Worldwide, over 250 million people live with diabetes and the number is projected to increase dramatically within the next 20 years. Unlike the proactive sufferers of other diseases, people with diabetes are responsible for 98 per cent of their own care. Hence, the International Diabetes Federation [IDF] has made “Diabetes Education and Prevention” the theme of its World Diabetes Day campaign for the period 2009 – 2013.
At present, type-1 diabetes cannot be prevented. However, type-2 diabetes can be prevented in some cases by maintaining healthy weight and being physically active. IDF recommends at least 30 minutes of daily exercise, such as brisk walking, swimming, cycling or dancing to prevent diabetes. Regular walking for at least 30 minutes per day, for instance, reduces the risk of type-2 diabetes by 35 – 40 per cent.
Prevention efforts should target those at risk of type-2 diabetes. Once identified, people at high risk of diabetes should have their plasma glucose levels measured by a health professional to ascertain whether they have diabetes. The test can also indicate the presence of impaired fasting glucose or impaired glucose tolerance, both of these indicate an increased risk of type-2 diabetes.
Getting familiar with the risk factors
There are many risk factors for type-2 diabetes. They include:
- Obesity and excess weight
- Lack of exercise
- Previously identified glucose intolerance
- Unhealthy diet
- Old age
- High blood pressure and high cholesterol
- A family history of diabetes
- A history of gestational diabetes.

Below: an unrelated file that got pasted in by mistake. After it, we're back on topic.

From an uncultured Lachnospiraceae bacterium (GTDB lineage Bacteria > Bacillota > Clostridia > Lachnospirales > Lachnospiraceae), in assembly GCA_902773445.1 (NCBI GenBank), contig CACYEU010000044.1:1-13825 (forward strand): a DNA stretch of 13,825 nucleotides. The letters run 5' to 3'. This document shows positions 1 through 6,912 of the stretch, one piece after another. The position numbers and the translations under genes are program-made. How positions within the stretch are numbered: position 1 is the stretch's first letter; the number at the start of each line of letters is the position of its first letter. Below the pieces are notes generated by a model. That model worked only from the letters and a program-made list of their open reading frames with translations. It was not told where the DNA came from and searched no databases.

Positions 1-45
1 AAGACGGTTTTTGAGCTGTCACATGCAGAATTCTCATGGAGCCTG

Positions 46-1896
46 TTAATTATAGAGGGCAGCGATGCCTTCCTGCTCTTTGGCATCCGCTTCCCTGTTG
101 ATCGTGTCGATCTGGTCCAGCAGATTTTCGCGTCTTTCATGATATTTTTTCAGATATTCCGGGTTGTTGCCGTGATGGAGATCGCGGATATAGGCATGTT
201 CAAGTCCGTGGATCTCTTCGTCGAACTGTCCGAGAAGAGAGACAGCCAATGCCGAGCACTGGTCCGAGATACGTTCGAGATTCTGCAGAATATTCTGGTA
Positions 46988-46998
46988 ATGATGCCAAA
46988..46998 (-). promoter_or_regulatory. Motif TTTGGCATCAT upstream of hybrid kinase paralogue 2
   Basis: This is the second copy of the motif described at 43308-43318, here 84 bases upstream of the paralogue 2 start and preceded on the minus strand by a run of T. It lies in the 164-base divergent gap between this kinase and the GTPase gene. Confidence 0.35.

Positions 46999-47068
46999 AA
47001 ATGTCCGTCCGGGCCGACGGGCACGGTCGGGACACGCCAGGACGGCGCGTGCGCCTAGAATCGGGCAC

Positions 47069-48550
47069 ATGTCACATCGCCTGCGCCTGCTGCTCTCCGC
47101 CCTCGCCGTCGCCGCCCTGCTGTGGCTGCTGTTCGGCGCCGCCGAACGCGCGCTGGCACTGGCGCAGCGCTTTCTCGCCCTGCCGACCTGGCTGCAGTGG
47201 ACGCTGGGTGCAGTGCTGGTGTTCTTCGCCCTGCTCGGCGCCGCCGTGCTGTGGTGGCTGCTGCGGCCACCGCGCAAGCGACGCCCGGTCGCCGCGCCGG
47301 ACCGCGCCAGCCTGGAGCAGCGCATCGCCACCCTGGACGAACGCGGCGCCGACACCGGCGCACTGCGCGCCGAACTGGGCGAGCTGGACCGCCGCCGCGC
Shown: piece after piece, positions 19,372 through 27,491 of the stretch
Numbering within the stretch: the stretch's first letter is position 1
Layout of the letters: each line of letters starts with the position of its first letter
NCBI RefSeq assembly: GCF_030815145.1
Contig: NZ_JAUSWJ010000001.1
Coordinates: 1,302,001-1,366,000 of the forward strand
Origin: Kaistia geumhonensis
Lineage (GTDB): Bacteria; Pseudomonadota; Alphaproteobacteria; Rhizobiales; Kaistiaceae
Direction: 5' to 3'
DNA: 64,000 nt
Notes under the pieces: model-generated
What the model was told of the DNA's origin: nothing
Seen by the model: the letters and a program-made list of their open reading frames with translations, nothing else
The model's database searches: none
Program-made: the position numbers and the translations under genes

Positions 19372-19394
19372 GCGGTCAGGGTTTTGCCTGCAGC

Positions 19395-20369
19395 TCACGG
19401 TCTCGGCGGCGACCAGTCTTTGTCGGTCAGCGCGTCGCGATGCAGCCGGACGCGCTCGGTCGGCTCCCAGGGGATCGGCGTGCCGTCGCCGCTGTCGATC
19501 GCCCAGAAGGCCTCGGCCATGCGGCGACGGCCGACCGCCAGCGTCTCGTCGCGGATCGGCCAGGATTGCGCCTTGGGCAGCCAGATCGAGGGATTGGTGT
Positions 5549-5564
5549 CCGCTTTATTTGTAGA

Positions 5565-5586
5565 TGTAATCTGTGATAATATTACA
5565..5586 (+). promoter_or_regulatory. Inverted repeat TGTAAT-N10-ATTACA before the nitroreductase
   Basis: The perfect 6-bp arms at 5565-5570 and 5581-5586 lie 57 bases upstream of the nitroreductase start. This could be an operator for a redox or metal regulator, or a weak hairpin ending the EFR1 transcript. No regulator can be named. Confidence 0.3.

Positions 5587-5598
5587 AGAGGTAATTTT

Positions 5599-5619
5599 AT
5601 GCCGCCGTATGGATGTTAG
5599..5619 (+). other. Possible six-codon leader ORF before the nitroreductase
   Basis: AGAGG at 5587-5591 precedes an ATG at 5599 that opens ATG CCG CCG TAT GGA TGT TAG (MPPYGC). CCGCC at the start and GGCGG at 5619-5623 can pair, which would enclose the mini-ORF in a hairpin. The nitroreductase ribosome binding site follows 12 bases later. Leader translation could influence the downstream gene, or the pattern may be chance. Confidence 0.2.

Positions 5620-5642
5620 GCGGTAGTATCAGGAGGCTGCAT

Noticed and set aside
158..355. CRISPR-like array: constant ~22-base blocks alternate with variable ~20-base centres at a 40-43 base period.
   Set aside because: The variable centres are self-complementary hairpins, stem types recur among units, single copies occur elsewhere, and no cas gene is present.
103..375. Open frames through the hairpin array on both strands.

So, if you think you are at risk, get tested.
Knowing warning signs
People who believe they are at risk should recognise the warning signs of diabetes. They are:
- Lack of interest and concentration
- A tingling sensation or numbness in the hands or feet
- Blurred vision
- Frequent infections
- Slow-healing wounds
- Increased hunger
- Frequent urination
- Excessive thirst.
These warning signs can be mild or sometimes even absent in people with type-2 diabetes. This is why many people are not aware that they have diabetes. If you have any of these signs or symptoms, seek immediate medical attention.
Diabetes is difficult. It imposes life-long demands on people and their families, who have to make a multitude of decisions related to managing diabetes. What’s most important in managing diabetes is understanding the limitations and the areas that can be worked upon.
When it comes to diabetes, there are some things you can’t change like:
- Family history of diabetes
- Belonging to a certain ethnic group.
Fortunately, there are things that you can change like:
- Lose weight if you are overweight
- Increase your levels physical activity
- Quit smoking
- Take your medicines as prescribed
- Know optimum levels for blood glucose and blood pressure and ask what to do if they go haywire
- Ask your doctor to monitor your HbA1c every few months
- Check your eyes, kidney function, blood fats, feet and heart frequently, if you are at risk
- Make regular visits to your diabetes doctor.
Diabetes education is a critical factor in meeting the challenges of type-2 diabetes. Without it, people are less prepared to take informed decisions, make behavioural changes, and address the psychosocial issues presented by diabetes.
So, learn as much as you can about diabetes and about preventing/managing it successfully.
World Diabetes Day
The World Diabetes Day campaign [celebrated every year on November 14.] is led by the International Diabetes Federation [IDF] and its member associations. Goals of World Diabetes Day [2009 – 2013] campaign are:
- Every diabetic should receive evidence-based education to help them manage their diabetes.
- Everyone should know the warning signs of diabetes, how to prevent or delay the complications.
- Every government should implement effective strategies and policies for the prevention and management of diabetes.
- Every country should celebrate World Diabetes Day.
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